A Man Called Otto Review: Tom Hanks' Best Performance in Years

Despite being in his fifth decade as an actor, Tom Hanks is as busy as ever. The critically acclaimed leading man put in three performances in 2022 alone, which included starring opposite Austin Butler in Elvis and becoming the latest actor to bring Geppetto to life in Pinocchio. His latest starring role comes in A Man Called Otto, an American adaptation of the 2012 Fredrik Backman novel, which began its limited-release run at last year's midnight hour. While breaking up its rollout has led to A Man Called Otto flying under the radar for some, Hanks puts in his best performance in years in this heartwarming tale.

A Man Called Otto chronicles the quiet life of Otto Anderson (Hanks), a grumpy old man who is set off by even the most minuscule of inconveniences. While most keep their distance, a new neighbor and her family embrace Otto despite his attitude, leading the widowed lone wolf to an unexpected pack.

This film's compliments start with its titular star for good reason. Like all great leading actors, Hanks immerses himself in the role of Otto to the point of being unrecognizable. Exposition off the jump hammers home who Otto is, and his demeanor is a far cry from the lovable father figure Hanks is known to portray. Both A Man Called Otto and A Beautiful Day in the Neighborhood evoke similar emotions, despite the fact that Hanks' roles in those films couldn't be more opposing.

There's an appreciated balance of alone time and crossover scenes with Otto, which allows audiences to not necessarily forgive his grumpiness, but gives perspective on where he's coming from. Hanks especially excels at moments void of dialogue, as his physical acting -- from his posture to his facial expressions -- emphasizes how lived-in Otto Anderson is. 

While those quiet moments are memorable, the real highlight is when Hanks gets to converse with his neighbors. He's far from welcoming, but his frustrated willingness to help those in need is admirable. Mariana Treviño shines as Marisol, a new neighbor who relentlessly attempts to break Otto's shell. Treviño brings an infectious charm to this character, but she's far from one-dimensional. Marisol acts as the audience's guide to understanding Otto, yet subtly along that journey, layers of Marisol herself also unravel.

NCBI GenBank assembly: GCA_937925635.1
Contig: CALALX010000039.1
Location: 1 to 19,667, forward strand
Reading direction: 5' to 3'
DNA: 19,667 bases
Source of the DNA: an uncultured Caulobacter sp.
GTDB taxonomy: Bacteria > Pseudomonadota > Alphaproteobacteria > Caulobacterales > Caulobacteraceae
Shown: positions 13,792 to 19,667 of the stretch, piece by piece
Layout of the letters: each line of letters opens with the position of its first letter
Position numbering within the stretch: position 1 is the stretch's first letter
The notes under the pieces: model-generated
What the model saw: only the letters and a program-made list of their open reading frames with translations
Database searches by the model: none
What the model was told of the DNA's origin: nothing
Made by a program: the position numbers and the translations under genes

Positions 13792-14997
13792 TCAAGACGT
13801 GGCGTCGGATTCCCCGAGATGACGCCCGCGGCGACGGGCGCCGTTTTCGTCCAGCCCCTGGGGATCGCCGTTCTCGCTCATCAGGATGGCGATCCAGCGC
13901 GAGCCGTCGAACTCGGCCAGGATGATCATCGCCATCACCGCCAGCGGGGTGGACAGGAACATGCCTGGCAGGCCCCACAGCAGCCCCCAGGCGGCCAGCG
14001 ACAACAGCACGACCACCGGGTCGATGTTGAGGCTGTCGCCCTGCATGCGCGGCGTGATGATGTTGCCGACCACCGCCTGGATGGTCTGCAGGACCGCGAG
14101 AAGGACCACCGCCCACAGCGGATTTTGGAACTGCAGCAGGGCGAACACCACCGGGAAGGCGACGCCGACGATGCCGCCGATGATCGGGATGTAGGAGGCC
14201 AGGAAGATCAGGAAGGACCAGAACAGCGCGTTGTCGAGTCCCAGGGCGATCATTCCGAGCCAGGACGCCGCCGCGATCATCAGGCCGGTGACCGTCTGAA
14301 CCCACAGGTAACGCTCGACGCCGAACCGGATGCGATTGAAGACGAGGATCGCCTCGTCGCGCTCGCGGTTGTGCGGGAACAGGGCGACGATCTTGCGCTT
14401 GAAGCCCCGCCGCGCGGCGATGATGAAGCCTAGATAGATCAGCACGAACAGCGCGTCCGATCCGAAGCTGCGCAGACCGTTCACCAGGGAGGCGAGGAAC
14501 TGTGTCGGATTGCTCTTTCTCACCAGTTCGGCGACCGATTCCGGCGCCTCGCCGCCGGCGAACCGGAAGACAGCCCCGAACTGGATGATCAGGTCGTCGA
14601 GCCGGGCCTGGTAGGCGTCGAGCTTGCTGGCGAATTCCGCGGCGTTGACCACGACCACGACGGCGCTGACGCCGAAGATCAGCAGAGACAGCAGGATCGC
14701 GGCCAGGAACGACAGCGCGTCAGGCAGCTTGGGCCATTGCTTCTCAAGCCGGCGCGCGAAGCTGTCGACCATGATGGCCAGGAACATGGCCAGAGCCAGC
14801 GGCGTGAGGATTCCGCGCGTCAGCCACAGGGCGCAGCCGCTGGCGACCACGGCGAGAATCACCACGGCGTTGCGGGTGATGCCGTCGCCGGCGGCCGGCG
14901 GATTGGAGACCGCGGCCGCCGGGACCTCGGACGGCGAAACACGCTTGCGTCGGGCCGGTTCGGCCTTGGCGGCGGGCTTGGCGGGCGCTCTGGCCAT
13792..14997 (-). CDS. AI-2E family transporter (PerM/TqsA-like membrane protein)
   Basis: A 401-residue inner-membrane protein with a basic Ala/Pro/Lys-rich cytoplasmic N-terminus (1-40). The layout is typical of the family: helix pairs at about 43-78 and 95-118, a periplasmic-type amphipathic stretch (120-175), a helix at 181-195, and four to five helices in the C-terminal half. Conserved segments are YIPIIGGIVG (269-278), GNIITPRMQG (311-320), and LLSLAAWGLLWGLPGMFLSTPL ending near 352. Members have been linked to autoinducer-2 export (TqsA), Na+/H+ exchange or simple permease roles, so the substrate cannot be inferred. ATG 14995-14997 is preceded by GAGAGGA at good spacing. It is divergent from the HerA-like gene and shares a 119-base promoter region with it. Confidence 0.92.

The magic of A Man Called Otto comes in just that: understanding these characters. Director Marc Forster plants multiple seeds throughout the first two acts and waters them while audiences have their attention elsewhere. This gives a level of unpredictability to the narrative while also maintaining strong continuity. There is no hard twist for the sake of shock value. Every resolution makes storyline sense.

Praises aside, this film is not without its faults. The biggest issue A Man Called Otto runs into is with its pacing. The overall tempo is strong, but it accelerates from a backroads speed to highway momentum very quickly. This is almost unavoidable, as a slow-burning first two acts leave Forster with a final third to tie up a lot of loose ends. A Man Called Otto is full of tear-inducing resolutions by the third act, but they all happen so close to one another that it's hard to live in each individual one.

One of A Man Called Otto's resolutions is worth the 100 minutes of exposition alone. In a media era dominated by short-form content, evident by the abundance of climactic film scenes that populate many TikTok "for you" pages, A Man Called Otto reminds audiences what it means to invest in a film. Give A Man Called Otto the undivided attention it asks for, and in return, it will deliver an emotional monologue that is worth the price of admission. A walk-off home run only evokes 40,000 cheers because those same fans were in attendance for the first eight and a half innings. A Man Called Otto may not be all fireworks, but two acts of investment pay off in a blissful, misty-eyed way.

In a month that's historically cruel to the movie scene, A Man Called Otto is an unexpected breath of fresh air. It's emotional and uplifting, but most importantly, it's inspiring. The best films are the ones that make audiences think without explicitly telling them to do so. A Man Called Otto puts a magnifying glass on one man's quaint life experience and shows the good that can and will happen when people love thy neighbor.

Rating: 4.5 out of 5

(Photo: Sony Pictures)

A Man Called Otto has its wide release this Friday, January 13th.